It’s been a harrowing week for a lot of reasons, so it came an uplifting change to go to the movies last night to catch Bohemian Rhapsody. The film is not perfect (plenty of anachronisms and factual inaccuracies if IMDB is to be believed) but definitely good show and the performances are excellent, particularly capturing the band’s physical presence on stage. It also inspired this week’s theme.
Just recently, a film has been released that documents Jessica’s search for a childhood friend when she lived in Japan. Produced by Loud Roar Productions in conjunction with CBC Docs, Finding Fukue is a beautifully realized and inspiring 20-minute film that celebrates how true friendship can bridge both distance and time. Jessica is featured of course, but so is her music in the doc’s soundtrack. I have embedded Finding Fukue below and encourage you to watch.
Thanks for watching!
Jessica Stuart will next be performing at the Dakota Tavern for a series called ‘Therapy’ (usually the first Thursday of the month), but this time on Wednesday, December 5, featuring The Jessica Stuart Few (including koto), with Moves and Montréal group Gabi Tomé.
m.e. law has shows scheduled for early 2019, which I hope to update you with as details are confirmed.
Tyler Ellis is performing with his band the Eddy Line and special guests on Saturday, December 8, 2018 at Dora Keogh.
All are well worth catching, Maybe I’ll see you there. Be well!
Some cover bands approach the material and attempt to play it as closely as possible to the original. This is fine. The LH prefer to select crowd-pleasing songs, and deliver their essence, dotted occasionally with mash-ups for interest, and inject their own feel into them. An example would be the way they cover Sixpence None the Richer‘s Kiss Me, taking a great catchy jangly-guitar pop song and rocking it further up with a grittier and punchier approach. It’s also a great showcase for Omar Saab’s vocals, as this is originally a song performed by female vocalist Leigh Nash.
FatC was there in full force to celebrate the 100th show, and watch the band perform to packed house, which included a video and audio recording crew.
For a sample of the Lonely Hearts sounds, check out the promo reel below. The audience reactions are genuine, and if anything, the live shows I’ve attended are even more energetic.
On our way back to the east end after leaving the Nightowl show, FatC drummer Chris Bender and I stopped in briefly to catch the end of the always excellent Friday Night Blues Jam, hosted by Mike Sedgwick and Robin Hutchison at the Salty Dog. Regrettably, I missed the feature set by the very talented Sam Taylor, aka Little Magic Sam, but we had a chance to connect and talk a bit. Once my day job commitment end (6:15 rise + one hour commute to work is not fun), I may be able to get out there and catch more of Sam’s shows.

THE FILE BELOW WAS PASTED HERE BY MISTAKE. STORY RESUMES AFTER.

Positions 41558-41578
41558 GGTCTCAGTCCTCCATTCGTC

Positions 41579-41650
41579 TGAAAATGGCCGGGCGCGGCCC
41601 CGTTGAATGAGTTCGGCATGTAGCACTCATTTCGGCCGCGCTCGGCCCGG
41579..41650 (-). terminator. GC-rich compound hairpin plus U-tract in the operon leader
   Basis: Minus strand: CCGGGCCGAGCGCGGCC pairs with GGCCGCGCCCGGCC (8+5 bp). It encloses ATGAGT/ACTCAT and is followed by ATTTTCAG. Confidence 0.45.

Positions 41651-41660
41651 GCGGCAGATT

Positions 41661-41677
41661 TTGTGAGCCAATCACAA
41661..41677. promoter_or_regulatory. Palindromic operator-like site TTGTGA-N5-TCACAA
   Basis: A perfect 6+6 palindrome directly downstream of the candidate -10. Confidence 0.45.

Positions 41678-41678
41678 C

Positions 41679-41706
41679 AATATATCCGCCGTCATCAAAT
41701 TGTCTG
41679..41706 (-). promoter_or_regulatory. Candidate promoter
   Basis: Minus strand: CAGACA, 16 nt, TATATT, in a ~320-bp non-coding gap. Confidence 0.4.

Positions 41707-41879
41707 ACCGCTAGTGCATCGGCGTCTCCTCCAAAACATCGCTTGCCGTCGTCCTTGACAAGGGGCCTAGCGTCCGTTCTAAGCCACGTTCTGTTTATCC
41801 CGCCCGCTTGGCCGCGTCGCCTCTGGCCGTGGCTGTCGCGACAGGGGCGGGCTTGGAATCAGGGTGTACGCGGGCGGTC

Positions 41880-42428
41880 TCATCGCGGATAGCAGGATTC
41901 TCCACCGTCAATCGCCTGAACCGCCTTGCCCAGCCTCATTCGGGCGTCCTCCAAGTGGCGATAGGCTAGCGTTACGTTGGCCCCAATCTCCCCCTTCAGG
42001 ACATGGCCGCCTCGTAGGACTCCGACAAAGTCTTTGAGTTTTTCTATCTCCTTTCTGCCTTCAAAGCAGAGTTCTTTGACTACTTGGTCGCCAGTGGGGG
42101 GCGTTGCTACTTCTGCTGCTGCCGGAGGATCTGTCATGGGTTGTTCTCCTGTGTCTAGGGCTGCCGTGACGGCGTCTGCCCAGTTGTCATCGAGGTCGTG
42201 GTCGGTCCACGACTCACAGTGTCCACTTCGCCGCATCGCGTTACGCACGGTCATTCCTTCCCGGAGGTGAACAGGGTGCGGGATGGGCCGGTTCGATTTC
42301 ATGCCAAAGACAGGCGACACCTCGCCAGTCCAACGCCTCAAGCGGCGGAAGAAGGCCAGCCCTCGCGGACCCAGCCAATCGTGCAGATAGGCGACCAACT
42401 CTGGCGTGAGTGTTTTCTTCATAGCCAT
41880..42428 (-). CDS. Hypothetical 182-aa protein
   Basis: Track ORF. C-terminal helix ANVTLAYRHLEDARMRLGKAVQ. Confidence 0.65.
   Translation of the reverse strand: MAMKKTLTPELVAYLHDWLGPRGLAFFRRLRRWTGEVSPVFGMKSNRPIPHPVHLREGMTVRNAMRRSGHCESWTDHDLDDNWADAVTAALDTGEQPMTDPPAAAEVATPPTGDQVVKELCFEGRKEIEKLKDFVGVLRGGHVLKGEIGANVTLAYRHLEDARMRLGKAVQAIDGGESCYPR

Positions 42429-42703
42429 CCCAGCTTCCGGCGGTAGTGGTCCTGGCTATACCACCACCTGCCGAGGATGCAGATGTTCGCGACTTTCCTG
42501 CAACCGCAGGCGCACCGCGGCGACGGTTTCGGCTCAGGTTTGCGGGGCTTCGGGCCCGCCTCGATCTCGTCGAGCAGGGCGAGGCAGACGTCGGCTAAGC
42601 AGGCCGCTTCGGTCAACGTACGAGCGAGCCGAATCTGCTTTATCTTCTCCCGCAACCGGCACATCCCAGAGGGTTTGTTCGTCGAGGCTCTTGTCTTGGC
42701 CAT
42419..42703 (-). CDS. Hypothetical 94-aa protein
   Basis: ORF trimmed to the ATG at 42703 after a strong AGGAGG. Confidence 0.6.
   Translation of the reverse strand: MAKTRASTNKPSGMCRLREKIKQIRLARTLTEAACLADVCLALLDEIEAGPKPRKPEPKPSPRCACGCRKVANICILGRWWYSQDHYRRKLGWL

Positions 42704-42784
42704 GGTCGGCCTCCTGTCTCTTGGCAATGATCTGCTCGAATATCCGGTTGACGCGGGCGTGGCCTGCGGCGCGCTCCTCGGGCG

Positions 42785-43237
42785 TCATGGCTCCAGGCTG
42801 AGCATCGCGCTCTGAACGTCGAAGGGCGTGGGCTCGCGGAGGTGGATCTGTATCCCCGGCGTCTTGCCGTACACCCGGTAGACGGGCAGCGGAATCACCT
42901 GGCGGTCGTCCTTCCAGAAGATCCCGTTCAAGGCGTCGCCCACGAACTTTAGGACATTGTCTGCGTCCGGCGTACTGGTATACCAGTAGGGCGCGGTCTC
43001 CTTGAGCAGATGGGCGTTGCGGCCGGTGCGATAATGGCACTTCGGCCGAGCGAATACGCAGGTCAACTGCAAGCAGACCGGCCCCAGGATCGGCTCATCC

Just a reminder we have a few shows coming up in December, plus freshly confirmed shows in the new year at the Linsmore and Relish. Please check the sidebar, subscribe to this site and be on the lookout on social media for event announcements!
This will be the final instalment of the diary, for now. Perhaps the next ones will be on the recording the Cats and I are working on. Should be fun!
This recording features Leanna Yamada, whom I’ve written about on before, notably here and here. Leanna also appeared at the ABC Songwriters’ Circle back in March of this year. Here is her bio.
Leanna Yamada is a Toronto-based singer and songwriter. You can usually find her playing around the city with her band, which includes her creative partner and lead guitarist Chuck Majic. Together they write popular music with folk, blues and jazz influences. Leanna will taking advantage of the Songwriters’ Circle to introduce more personal material she has written as a solo artist, which comments on her own life experiences. (show #18 – March 13, 2018)
Leanna and I met when she started working at a school in North York. As we discovered we were both songwriters, this became a frequent topic of discussion. From there, catching each other’s shows followed. As I was starting to develop ManCave, I asked Leanna and Chuck Majic (her guitarist in the current project at the time) whether they would be interested in having some recordings done at my fledgling studio. They agreed, and were able to put down a few songs with her band.
Fast forward to a few months ago… Leanna had a collection of romantic songs better suited to a keyboard-driven approach. We agreed to see what they could sound like fully produced.
This one is my favourite. Early in the recording of it, I suggested that real strings would sound amazing on it. Leanna had been thinking the same and knew an amazing musician to fit the bill. Enter Daniela Gassi on violin and viola.
Daniela plays viola regularly in the Sudbury Symphony Orchestra, as well as in semi-professional orchestras in and around Toronto. She also performs with Brampton Music Theatre, playing violin in the pit orchestra for their musical productions. Outside of the classical realm, Daniela also performs as part of pop rock ensemble Three Seasons and the Move, and plays violin in many other indie bands, most recently with Ryan Bonner (Tides On Earth) and with Leanna live.
The concept from the beginning was to make the arrangement as sparse as possible to feature Leanna’s singing, but have a rich tone. Keyboard and vocals were done first, then strings were added at a later date. That session was a very creative one, where Daniela doubled the signature piano riff, added harmony, and counterpoint to further enhance the song. Finally I played bass in a few spots.
Electronic piano on Grand setting
Violin 1 panned right
Violin 2 panned right (on selected sections)
Viola panned left
Bass through “Modern Amp” model
Vocals: single track through the Rode NT-1A panned slightly left
Vocals: same as above through the Sennheiser MK-4 panned slightly right